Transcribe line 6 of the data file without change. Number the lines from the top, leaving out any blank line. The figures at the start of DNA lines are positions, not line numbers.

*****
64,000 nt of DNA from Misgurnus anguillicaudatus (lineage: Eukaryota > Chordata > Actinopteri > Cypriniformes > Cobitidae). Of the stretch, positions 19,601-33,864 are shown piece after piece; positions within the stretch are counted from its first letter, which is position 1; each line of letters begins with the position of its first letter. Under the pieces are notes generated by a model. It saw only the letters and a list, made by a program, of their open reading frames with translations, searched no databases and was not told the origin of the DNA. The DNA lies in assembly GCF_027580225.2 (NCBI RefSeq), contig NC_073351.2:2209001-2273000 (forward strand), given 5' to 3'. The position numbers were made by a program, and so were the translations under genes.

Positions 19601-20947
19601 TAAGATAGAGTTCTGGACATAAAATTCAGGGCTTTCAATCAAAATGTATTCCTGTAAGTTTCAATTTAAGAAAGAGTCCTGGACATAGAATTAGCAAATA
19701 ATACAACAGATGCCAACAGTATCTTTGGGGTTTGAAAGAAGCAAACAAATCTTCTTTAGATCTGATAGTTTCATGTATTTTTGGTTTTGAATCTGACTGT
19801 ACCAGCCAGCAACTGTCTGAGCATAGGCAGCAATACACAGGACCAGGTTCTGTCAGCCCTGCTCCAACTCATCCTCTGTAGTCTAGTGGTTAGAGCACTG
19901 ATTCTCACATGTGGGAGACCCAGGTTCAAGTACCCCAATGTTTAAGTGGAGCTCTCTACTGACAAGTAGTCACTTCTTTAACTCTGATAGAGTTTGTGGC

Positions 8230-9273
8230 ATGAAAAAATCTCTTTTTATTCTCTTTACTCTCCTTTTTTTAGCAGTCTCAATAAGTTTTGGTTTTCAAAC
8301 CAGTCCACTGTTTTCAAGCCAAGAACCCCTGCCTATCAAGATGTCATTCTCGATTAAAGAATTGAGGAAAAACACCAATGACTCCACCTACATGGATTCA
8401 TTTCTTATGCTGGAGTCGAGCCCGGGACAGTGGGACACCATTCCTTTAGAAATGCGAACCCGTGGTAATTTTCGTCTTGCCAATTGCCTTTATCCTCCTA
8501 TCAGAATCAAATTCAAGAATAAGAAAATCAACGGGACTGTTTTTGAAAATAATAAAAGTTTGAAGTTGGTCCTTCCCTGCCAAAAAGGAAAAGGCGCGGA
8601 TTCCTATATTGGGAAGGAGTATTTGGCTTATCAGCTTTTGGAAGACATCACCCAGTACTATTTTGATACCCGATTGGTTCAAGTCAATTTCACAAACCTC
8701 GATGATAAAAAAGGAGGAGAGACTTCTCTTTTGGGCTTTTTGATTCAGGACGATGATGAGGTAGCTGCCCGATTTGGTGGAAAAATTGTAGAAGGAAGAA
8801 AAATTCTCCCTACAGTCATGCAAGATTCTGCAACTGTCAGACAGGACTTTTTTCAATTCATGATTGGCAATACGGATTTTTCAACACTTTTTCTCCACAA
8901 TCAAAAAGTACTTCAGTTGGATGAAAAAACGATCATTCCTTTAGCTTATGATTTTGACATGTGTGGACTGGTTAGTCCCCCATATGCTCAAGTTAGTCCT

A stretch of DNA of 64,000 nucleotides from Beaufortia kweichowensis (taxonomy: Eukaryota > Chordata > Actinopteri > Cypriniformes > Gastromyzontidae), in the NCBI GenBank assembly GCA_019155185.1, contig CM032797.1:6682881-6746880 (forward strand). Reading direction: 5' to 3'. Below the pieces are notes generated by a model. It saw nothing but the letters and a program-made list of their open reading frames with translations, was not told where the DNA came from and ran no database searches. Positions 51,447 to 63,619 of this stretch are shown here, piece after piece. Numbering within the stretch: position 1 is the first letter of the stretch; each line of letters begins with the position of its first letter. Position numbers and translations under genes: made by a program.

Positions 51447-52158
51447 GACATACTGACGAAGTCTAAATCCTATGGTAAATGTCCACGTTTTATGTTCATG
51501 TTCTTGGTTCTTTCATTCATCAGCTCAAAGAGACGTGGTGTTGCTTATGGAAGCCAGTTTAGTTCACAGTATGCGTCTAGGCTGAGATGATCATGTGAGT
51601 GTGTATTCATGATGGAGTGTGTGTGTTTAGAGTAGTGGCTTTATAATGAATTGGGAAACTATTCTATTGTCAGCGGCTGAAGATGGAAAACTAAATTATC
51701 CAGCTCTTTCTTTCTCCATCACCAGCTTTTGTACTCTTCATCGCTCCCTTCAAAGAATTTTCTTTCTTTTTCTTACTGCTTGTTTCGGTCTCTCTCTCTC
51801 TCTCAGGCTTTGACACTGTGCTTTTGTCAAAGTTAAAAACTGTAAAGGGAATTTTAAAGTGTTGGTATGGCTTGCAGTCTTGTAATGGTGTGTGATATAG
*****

19901 ATTCTCACATGTGGGAGACCCAGGTTCAAGTACCCCAATGTTTAAGTGGAGCTCTCTACTGACAAGTAGTCACTTCTTTAACTCTGATAGAGTTTGTGGC